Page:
What counts as ethnography and what counts as good ethnography are both highly contested. This volume brings together chapters presenting a diversity of views on some of the current issues and practices in ethnographic methodology. It does not try to present a single coherent view but, through its heterogeneity, illustrates the strengths and impact of the debate. The collection includes chapters on the ethnographic research process; the use of photographic diaries; the idea of toleration in the research process; and the personal aspects of research. It has chapters that question generalisation; perceive ethnography as a potential form of surveillance; analyse the notion of display in ethnography; critique the way culture is commonly theorised; and examine the possibilities of comparative ethnographic work. It also includes and exchange of views between Martyn Hammersley and Barbara Korth on partisan research.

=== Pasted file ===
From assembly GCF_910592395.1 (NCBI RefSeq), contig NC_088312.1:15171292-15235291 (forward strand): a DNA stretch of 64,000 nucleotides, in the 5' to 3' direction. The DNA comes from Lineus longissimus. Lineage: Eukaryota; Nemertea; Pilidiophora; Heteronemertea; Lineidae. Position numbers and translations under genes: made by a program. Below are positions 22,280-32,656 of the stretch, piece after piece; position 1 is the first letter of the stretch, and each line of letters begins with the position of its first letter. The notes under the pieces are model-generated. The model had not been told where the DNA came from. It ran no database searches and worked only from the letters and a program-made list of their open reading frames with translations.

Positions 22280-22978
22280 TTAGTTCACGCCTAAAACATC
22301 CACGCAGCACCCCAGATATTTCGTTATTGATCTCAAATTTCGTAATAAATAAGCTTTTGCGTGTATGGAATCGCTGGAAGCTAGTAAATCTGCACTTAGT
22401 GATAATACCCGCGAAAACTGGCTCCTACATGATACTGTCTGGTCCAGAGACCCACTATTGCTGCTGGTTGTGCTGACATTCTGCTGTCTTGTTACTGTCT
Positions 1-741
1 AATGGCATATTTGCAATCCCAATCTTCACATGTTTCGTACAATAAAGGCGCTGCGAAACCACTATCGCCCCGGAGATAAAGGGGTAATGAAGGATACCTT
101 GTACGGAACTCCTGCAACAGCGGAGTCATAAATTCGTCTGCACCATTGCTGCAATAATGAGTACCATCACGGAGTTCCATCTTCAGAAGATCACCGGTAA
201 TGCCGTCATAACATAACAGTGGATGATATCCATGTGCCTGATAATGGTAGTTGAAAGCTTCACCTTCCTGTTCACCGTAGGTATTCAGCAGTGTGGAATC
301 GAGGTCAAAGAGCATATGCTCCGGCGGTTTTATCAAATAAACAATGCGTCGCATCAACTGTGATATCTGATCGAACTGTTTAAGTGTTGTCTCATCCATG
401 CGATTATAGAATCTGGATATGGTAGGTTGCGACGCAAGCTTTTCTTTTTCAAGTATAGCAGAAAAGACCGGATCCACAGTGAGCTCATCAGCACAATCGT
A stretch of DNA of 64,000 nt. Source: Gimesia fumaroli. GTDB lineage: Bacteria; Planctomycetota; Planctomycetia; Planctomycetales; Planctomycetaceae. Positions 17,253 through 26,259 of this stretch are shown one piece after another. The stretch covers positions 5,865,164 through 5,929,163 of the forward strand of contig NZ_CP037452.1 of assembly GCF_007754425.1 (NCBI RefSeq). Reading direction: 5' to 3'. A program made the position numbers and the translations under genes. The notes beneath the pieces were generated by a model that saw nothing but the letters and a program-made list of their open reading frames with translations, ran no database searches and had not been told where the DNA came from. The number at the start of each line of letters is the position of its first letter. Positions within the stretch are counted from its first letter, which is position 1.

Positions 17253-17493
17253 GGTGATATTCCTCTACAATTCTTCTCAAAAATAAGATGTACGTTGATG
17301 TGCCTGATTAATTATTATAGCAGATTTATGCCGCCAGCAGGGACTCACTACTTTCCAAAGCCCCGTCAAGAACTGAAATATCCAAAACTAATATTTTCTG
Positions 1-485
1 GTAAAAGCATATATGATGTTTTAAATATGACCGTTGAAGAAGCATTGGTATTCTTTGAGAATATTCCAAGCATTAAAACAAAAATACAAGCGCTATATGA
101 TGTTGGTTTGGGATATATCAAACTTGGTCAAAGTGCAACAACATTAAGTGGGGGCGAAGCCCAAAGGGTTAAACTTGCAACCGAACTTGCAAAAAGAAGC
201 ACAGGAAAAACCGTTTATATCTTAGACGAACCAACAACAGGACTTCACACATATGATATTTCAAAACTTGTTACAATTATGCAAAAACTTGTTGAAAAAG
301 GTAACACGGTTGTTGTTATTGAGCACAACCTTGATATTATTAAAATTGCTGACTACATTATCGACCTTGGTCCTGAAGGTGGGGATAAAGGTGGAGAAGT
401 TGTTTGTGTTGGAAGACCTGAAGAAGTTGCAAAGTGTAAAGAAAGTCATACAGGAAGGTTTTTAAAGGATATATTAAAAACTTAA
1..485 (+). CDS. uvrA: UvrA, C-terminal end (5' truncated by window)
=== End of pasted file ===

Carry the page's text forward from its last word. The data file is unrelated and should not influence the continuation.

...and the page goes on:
Preface. (G. Walford). Introduction. (G. Walford). From Field Work to Theory and Representations in Ethnography. (D. Beach). Using Photographic Diaries to Research the Gender and Academic Identities of Young Girls. (A. Allen). Ethnography, Toleration and Authenticity: Ethical Reflections on Fieldwork, Analysis and Writing. (M. Hammersley). The Personal, Professional and Political in Comparative Ethnographic Educational Research. (H. Miller, L. Russell). Theoretical Inference and Generalization Within the Case Study. (G. Lloyd-Jones). Is Ethnography Just Another Form of Surveillance? (G. Crozier). The Notion Of 'Display' in Ethnographic Research. (T. Gordon). Choice, Necessity, or Narcissism? A Feminist Does Feminist Ethnography. (B. Korth). A Response to Barbara Korth on Feminist Ethnography. (M. Hammersley). A Reply to Martyn Hammersley. (B. Korth). New Methodologies, Cultural Analysis and the Politics of Research: Re-Visiting the Lessons of Critical Ethnography. (L. Angus). Providing a Framework for A ?Shared Repertoire? in a Cross-National Research Project. (G. Troman, B. Jeffrey).